SHUFELDT, Robert Wilson, naval officer, born in Red Hook, Dutchess County, New York, 21 February, 1822. He entered the navy as a midshipman, 11 May, 1839, was attached to the naval school at Philadelphia in 1844-'5, and became a passed midshipman, 2 July, 1845. He was promoted to master, 21 February, 1853, and to lieutenant, 26 October, 1853, but resigned from the navy, 20 June, 1854, and was connected with the Collins line of Liverpool steamers as chief officer for two years. He then commanded the steamers "Black Warrior" and "Catawba" on the line between New York and New Orleans, and had charge of the party that surveyed the Isthmus of Tehuantepec for a railroad and interoceanic canal. When the civil war began he was in command of the steamer "Quaker City," of the New York and Havana line of steamers, and was appointed United States consul-general at Havana. In April, 1863, he resigned, and was reinstated in the navy with a commission of commander, dated 19 November, 1862. He was given the steamer " Conemaugh," on the blockade at Charleston, where he participated in the engagements on Morris island. He commanded the steamer "Boteus," of the Eastern Gulf blockading squadron, in 1864-'6. After the war he had the "Hartford" of the East India squadron, in 1865-'6, and the "Wachusett," of the Asiatic squadron, in 1866-'8. He was commissioned captain, 31 December, 1869, and commanded the monitor "Miantonomoh " in 1870, after which he had charge of the Tehuantepec and Nicaraguan surveying expeditions of 1870-'1. He was chief of the bureau of equipment and recruiting in the navy department in 1875-'8, and was commissioned commodore, 21 September, 1876. In 1879-'80 he sailed in the "Ti-Conderoga" oil a special mission to Africa and tile East Indies, to ascertain and report on the prospects for the revival of American trade with those countries. While he was on this expedition the sultan of Zanzibar, Said Barghash, presented him with a sword. He was promoted to rear-admiral on 7 May, 1883, and was retired, 21 February, 1884.
I thought this was an interesting typo
Cuban American National Foundation
The Cuban American National Foundation is committed to the promotion of freedom and democracy in Cuba. CANF has a short-wave station that broadcasts daily to Cuba uncensored information that the Fidel Castro regime denies to the Cuban people. They monitor the human rights situation in the island and distribute information to international organisms accordingly. Their contact with Cuba is limited to "unofficial" human rights groups and independent journalists

Wednesday, May 07, 2003

My ole buddy, capn skyp, allowed me to place my "Robert's Angel's" photo on the web. Ya'll help him out at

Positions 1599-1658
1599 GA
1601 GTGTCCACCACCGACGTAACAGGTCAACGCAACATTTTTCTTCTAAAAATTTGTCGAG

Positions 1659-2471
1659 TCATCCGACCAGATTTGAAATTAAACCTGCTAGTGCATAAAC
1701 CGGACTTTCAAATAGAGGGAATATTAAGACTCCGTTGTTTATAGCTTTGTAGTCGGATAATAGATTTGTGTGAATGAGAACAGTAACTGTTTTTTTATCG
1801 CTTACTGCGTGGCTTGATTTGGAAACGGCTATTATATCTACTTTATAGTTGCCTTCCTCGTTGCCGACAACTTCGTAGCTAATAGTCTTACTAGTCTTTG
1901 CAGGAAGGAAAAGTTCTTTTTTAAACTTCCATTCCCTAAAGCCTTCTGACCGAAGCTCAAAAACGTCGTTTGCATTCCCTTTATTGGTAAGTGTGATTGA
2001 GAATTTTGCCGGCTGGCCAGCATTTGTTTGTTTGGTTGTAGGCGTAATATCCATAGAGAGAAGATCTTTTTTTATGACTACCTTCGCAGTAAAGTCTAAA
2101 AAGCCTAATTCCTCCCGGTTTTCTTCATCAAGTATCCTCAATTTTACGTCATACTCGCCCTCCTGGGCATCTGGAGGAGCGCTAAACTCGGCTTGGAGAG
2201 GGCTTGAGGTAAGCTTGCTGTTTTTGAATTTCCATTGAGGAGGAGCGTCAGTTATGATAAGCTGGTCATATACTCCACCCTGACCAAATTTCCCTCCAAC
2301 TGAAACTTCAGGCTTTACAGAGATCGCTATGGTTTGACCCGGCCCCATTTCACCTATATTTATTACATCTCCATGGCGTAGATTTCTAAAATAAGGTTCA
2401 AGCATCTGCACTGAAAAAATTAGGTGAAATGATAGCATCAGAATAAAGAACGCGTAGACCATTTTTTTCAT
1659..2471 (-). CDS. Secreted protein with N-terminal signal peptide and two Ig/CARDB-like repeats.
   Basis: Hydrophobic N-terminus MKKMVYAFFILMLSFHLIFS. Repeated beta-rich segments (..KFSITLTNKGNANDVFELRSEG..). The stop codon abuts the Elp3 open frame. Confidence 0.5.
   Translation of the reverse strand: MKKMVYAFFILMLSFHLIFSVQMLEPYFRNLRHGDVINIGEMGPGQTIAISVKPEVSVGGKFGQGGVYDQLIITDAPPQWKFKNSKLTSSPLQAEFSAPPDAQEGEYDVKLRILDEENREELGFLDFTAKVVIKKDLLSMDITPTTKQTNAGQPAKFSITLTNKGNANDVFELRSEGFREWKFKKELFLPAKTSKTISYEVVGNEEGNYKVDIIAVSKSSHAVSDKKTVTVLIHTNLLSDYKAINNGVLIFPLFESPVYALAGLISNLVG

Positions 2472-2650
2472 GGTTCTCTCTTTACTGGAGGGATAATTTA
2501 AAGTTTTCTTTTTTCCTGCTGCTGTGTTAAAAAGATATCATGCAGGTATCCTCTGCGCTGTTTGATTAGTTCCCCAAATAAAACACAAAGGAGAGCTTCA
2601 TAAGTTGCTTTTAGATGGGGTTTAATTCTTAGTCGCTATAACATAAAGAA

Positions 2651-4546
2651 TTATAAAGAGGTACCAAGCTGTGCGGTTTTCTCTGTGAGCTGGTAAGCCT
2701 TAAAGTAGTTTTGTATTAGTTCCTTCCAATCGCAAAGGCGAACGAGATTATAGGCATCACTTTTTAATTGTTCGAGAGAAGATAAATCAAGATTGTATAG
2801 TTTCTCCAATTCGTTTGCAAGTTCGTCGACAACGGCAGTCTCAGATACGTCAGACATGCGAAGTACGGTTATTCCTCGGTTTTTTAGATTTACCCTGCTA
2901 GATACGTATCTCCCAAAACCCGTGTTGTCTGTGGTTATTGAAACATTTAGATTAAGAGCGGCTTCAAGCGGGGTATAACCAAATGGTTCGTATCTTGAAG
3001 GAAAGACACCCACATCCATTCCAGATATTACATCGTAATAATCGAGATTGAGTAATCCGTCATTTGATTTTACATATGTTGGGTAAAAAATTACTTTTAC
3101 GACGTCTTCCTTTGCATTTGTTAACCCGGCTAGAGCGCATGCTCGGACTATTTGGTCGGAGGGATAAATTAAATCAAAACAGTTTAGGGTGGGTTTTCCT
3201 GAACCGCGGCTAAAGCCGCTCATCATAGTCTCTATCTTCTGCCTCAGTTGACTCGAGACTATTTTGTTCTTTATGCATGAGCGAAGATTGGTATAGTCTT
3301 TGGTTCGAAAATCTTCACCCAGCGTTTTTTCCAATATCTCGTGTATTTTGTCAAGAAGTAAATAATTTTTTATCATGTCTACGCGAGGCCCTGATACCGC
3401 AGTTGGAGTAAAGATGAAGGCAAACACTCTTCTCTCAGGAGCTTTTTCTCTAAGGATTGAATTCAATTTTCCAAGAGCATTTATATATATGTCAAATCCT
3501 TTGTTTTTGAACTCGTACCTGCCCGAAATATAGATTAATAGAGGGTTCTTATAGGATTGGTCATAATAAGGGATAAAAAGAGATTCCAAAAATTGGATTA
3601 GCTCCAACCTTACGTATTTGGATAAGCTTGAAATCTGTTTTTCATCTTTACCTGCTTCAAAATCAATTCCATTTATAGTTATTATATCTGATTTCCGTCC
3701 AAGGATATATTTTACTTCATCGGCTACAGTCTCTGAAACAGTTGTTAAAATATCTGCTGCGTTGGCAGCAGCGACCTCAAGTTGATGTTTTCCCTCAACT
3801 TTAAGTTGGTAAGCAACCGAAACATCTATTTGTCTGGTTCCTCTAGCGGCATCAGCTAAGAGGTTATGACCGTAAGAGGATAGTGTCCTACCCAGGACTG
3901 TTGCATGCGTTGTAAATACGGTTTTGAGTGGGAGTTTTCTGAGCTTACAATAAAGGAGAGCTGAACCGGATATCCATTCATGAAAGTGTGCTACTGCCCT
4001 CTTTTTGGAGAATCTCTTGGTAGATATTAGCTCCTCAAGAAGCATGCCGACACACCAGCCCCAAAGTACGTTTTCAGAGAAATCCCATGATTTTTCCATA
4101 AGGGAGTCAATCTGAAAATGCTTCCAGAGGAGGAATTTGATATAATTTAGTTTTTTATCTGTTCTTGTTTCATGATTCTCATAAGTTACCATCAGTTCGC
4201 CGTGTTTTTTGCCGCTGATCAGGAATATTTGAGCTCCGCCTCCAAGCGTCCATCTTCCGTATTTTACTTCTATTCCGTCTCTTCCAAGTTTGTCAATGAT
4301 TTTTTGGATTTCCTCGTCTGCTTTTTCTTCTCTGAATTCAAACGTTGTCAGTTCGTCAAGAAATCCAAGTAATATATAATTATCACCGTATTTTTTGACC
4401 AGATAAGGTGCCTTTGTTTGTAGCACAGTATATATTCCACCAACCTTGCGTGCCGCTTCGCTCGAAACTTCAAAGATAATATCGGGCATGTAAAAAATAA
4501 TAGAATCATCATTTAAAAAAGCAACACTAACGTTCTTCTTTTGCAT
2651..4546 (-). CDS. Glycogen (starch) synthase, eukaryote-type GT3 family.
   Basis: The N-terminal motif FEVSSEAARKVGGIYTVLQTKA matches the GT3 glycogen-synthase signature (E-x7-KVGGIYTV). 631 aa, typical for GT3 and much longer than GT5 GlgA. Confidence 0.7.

ole buddy, ole pal, dis is berry impotent. I'se needs to get dis pikchuh on duh website fo' tomorrah cause da Spotes Illistated artuhcle be comin' out fo' long.
I'se sho 'preciate it.
lo mas mejor,
roberto, numero 51

Tuesday, May 06, 2003

AIN'T LOVE GREAT, AIN'T LOVE GRAND!!!! One of my son's buddies wants me to put LAUREN MORRISON on the website. BELIEVE IT OR NOT, EVEN THOUGH CHISTOPHER'S DAD IS THE "ORIGINAL HIPPIE", Lauren is our biggest website fan!!!! Check out here favorite website at
I typed "post-communist/post-Castro Cuba" into and got two hits. One was the "Lessons Learned From Eastern Europe...." paper where I got the term in the first place and the other was this MASSIVE WEBSITE This damn thang scares the shit out of me when I see how many Americans support CASTRO !!!!
There are many good organizations on this list but look at the ones that TOTALLY REPRESENT TYRANNY!!!!! What happened to these poor people to have them turn their backs on everything their ancestors fought for?


Not only is Cuba in the "Twilight Zone," so are some of the Alabama-Cuba Initiative folks and the Cuba Sister City folks. Those quotes from Lisa Valanti Anna [Thibodeaux] used made me want to puke!
Instead of boo-hooing about how Bush ain't gonna issue visas for 20 of Castro's ass-kissing Politburo suckbuddies to come to T-Town, the tea sippers at U of A ought to contact the Cuban American National Foundation to discuss the future of a post-Communist/post-Castro Cuba. What Larry Clayton and the rest of that university community need to understand is that the most important Cubans in the world live in the United States. The most important Cubans in Cuba are in jail.
Keep up the good work. I kept your Cuban issue. Keep up with "Cuba, Alabama." All people have to do is type "cuba alabama" into Google [] and I come up #1 and #2. It's getting better and better and I ain't spent a dime.



Robert Register
Via e-mail

Editor¹s note: Mr. Register is writing in response to The Strip¹s April 24 cover story, "The Cuba connection."

Monday, May 05, 2003

This information comes from Laura Lee Scott's website. She prepared a family tree for John Panton which,of course, includes James Innerarity, grandson of John Panton. Innerarity had a Cuban family on his Matanzas plantation, Heloisa, and their lawsuits concerning the Forbes Purchase may now await discovery in Cuba.
12. James INNERARITY was born on 18 Aug 1777.1 He died on 3 Oct 1847.1

He was married to Heloise Isabella TROUILLET on 6 Aug 1808 in Mobile, Mobile, AL.2 Heloise Isabella TROUILLET died in 1820. James INNERARITY and Heloise Isabella TROUILLET had the following children:

+19 i. William Panton INNERARITY.
+20 ii. Heloise INNERARITY.
21 iii. James INNERARITY JR..

He was married to Laura Manuella CENTENO.2 Laura Manuella CENTENO was born in , Cuba. Manuella bore James
Innerarity 5 children, 1 born in Cuba, the other 4 were born in Mobile, AL. These children did not inherit from Innerarity. James INNERARITY and Laura Manuella CENTENO had the following children:

22 i. Frank INNERARITY was born in 1832 in , Cuba.